Neither as full nor as bright as the moon,
like a dark cloud I shield my eyes
from its face of scars.
I glow but fear the spotlight whose
x-ray beams expose me as hollow.
I flee inside to bask in light I’ve paid for
that paints my walls too thick for the howls
of young wolves and leaders of the packs,
too thick for ghosts or gods to pass through.
In the uncaged world outside,
the monk’s head with pockmarked face
ancient beyond numbers floats by
and charms the beasts. I deny the muse,
say the moon ages like the sour cheese
I’m meant to be, though shy truth confides
that I’d love to hang out that high,
answer the prayers below,
and shine as brightly above.
©Robert S. King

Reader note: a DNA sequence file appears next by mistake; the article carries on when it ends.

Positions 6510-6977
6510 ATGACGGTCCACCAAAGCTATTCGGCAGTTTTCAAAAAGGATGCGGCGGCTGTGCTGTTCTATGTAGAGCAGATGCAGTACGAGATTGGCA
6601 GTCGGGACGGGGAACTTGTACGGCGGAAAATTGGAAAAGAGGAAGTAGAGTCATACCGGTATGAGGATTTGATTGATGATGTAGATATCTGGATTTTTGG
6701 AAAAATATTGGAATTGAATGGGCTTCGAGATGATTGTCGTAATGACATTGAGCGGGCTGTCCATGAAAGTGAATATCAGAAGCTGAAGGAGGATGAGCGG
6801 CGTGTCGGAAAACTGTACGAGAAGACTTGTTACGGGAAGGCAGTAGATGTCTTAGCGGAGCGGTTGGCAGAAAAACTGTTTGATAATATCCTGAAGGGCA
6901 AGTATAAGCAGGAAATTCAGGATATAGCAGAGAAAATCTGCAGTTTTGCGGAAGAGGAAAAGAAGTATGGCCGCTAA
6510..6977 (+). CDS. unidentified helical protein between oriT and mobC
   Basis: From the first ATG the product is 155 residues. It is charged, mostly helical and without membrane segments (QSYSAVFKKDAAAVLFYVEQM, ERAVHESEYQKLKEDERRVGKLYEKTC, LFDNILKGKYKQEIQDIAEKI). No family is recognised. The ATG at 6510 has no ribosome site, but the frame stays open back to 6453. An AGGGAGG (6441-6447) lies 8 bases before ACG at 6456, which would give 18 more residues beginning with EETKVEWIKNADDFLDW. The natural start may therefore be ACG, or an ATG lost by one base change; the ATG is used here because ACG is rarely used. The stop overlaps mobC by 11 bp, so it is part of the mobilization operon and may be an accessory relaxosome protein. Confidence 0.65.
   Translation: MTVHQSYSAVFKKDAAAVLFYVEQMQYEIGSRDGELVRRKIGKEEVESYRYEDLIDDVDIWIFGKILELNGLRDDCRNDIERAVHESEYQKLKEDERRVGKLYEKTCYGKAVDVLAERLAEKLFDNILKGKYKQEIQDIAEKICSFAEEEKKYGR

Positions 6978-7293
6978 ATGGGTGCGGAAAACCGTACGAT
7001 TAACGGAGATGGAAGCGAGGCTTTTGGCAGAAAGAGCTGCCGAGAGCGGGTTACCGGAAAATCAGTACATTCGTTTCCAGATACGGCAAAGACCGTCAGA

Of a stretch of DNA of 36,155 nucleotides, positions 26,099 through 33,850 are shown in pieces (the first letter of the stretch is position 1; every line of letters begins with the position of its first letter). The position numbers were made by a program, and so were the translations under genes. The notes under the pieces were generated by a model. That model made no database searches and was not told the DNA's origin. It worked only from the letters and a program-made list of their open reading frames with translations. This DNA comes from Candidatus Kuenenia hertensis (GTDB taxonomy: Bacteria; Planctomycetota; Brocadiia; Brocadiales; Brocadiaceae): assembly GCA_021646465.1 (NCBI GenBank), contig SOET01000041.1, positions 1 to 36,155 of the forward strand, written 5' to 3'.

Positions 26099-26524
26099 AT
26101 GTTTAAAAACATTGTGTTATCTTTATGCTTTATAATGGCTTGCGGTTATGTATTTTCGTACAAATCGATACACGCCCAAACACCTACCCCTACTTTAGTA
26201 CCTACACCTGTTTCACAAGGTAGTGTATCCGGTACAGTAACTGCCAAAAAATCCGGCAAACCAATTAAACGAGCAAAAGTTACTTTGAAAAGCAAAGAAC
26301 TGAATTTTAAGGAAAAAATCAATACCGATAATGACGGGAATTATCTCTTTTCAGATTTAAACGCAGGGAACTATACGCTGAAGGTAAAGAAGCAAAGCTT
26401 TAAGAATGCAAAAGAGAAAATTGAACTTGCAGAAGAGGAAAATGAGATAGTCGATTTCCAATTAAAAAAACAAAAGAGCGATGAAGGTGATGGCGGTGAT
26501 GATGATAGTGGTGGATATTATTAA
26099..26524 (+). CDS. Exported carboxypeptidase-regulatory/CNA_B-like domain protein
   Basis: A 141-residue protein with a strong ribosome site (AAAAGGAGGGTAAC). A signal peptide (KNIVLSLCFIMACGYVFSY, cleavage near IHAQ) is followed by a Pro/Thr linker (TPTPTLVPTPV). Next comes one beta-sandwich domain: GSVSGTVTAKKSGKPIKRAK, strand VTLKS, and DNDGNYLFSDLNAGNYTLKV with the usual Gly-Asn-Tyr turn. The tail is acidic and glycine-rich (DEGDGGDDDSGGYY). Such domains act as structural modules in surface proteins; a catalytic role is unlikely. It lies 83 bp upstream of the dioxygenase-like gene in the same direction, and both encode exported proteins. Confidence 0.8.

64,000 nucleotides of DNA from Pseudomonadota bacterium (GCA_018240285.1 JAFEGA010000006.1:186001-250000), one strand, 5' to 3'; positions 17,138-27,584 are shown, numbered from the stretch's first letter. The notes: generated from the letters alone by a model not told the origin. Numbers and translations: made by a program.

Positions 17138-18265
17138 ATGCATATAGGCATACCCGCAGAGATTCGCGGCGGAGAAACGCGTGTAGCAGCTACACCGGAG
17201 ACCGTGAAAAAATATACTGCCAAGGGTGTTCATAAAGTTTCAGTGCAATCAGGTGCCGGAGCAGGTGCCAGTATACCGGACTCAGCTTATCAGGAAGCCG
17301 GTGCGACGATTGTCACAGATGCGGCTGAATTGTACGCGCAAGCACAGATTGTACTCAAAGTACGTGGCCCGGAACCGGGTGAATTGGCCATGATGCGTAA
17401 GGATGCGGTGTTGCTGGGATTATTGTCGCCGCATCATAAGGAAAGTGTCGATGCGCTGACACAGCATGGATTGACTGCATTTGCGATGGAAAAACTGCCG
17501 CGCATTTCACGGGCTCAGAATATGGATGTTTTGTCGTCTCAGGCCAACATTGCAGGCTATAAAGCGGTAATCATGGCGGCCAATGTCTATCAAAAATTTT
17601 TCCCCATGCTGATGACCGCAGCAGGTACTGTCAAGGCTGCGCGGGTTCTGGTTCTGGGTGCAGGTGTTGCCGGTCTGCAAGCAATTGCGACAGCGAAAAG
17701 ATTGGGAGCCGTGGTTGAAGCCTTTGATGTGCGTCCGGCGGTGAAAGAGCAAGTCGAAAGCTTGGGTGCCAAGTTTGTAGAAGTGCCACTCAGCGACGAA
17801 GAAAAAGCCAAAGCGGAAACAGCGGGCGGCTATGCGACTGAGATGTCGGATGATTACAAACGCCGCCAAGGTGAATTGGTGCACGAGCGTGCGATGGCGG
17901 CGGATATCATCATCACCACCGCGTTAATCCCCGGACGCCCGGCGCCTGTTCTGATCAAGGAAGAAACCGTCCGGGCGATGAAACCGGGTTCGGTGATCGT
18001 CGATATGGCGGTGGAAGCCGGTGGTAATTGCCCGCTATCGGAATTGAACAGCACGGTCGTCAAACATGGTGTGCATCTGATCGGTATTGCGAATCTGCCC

Robert S. King, a native Georgian, now lives in Lexington, Kentucky, where he edits the literary journal Kentucky Review. His poems have appeared in hundreds of magazines, including California Quarterly, Chariton Review, Hollins Critic, Kenyon Review, Main Street Rag, Midwest Quarterly, Southern Poetry Review, and Spoon River Poetry Review. He has published eight collections of poetry, most recently Diary of the Last Person on Earth (Sybaritic Press, 2014) and Developing a Photograph of God (Glass Lyre Press, 2014). Robert’s work has been nominated several times for the Pushcart Prize and the Best of Net award.